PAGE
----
“Change might not be fast and it isn’t always easy. But with time and effort, almost any habit can be reshaped.”

―  Charles Duhigg, The Power of Habit

 

Top Tips to Create Good Habits

Sorry for the bad news. Creating good habits is easier said than done because as Charles Duhigg says in his book, The Power of Habit, there are unfortunately no specific set of steps that are going to help everybody.

However, some good news. I’m going to share with you my four easy ways to implement good habits which have worked for me. Whether your goals are health related or professional, personal or relationship focused, these will help. Remember, it’s the simple little daily acts that will help you rather than big grand gestures.

Alice Dartnell Life Success Coach Yoga Exercise Fitness Time Management Productivity Good Habits Magic Morning
My habit of exercise 4 times a week is part of my Magic Morning
Habit tip 1 : Have Reminders

Habit tip number one is all about having reminders. When we are trying to implement something new, we need to constantly remind ourselves of it. Remember, repetition is key to a habit! Ultimately, having the reminder will help us reach the stage of doing it so often that it becomes a habit.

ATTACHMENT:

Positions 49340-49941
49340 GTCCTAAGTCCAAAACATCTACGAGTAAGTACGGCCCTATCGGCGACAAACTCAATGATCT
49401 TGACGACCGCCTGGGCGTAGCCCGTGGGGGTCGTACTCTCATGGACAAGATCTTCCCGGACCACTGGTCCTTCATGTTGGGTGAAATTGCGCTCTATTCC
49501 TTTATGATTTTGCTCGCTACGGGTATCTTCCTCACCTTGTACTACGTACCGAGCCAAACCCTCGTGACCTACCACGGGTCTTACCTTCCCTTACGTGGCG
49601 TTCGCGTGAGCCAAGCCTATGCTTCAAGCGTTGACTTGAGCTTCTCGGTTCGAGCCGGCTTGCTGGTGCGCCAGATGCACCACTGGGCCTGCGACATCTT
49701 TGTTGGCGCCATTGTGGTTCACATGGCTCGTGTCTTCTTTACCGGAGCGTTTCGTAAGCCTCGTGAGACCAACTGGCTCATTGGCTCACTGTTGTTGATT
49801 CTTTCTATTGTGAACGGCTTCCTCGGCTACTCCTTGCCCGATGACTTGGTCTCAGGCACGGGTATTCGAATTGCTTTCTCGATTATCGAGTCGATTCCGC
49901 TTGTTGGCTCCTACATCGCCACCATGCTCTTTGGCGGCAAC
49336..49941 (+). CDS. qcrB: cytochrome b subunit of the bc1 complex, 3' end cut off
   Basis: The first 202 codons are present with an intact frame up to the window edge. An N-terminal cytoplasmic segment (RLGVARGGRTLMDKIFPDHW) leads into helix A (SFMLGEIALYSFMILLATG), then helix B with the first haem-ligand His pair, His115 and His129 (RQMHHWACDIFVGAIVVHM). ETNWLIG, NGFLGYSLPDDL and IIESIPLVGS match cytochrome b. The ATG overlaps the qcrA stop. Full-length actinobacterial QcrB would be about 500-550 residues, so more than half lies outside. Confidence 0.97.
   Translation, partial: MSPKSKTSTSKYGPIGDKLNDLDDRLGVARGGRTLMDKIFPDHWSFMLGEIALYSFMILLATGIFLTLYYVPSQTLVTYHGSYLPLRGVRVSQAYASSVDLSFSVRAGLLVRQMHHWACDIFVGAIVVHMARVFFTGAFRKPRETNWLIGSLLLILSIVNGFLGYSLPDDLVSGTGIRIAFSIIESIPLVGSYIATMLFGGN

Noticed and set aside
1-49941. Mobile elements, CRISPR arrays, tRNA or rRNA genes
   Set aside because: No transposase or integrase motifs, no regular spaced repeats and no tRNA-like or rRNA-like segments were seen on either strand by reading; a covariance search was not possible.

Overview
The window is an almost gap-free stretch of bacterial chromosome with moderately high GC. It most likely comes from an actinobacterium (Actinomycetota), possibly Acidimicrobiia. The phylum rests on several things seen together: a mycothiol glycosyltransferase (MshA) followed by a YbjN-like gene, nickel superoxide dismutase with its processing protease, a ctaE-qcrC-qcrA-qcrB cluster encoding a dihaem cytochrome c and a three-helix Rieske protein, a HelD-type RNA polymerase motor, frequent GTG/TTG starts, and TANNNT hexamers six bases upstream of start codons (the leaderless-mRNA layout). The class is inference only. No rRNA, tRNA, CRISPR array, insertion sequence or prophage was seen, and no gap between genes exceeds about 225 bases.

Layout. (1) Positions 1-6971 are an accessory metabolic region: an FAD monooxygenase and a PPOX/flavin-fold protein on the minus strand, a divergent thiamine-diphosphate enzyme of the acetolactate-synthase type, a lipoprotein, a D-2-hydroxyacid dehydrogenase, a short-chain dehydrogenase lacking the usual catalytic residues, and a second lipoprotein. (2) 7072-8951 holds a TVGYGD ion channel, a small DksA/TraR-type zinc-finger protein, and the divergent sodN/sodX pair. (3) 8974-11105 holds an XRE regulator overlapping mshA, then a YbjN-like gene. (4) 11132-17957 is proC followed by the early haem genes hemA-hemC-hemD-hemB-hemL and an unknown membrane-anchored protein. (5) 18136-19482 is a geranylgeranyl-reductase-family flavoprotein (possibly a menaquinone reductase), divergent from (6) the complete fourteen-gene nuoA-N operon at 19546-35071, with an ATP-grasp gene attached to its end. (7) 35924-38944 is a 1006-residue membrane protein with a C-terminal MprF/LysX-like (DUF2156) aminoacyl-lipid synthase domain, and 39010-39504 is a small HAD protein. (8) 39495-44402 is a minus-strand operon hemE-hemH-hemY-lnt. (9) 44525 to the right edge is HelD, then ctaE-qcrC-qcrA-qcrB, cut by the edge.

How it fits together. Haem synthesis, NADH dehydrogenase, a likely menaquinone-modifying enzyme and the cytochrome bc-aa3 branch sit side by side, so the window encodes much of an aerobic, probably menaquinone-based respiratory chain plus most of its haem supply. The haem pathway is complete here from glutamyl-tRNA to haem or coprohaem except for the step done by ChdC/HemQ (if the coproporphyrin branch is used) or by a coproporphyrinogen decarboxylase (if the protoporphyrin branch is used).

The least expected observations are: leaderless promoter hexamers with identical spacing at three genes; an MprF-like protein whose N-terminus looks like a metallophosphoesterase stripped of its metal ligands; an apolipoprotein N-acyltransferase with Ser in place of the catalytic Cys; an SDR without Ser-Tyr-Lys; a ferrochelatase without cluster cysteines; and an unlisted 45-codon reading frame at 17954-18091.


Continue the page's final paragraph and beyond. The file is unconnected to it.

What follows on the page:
As Gretchen Rubin explained in her Psychology Today Web Site article, Stop Expecting to Change Your Habit in 21 Days, 21 days isn’t nearly long enough to form and reinforce positive habit. In fact, according to a recent study, it takes an average of 66 days for a new behaviour to become a habit.

And I don’t mean just mentally reminding yourself, but also visually reminding yourself too. Now, there will come a point where something does become so ingrained that you no longer need to remind yourself anymore. So, use that visual cue for something else, but whilst you’re trying to implement a habit you need a visual reminder.

I was working with a 1-2-1 client once, who just casually mentioned the fact that she always forgot to take her tablets and vitamins in the morning, and I asked her where they were. She said, “they’re in my bathroom cabinet.” I asked, “How often do you go into that cabinet?” “Never really”, she said. Well, there’s the problem. You’re not seeing the vitamins; you’re not remembering to take them.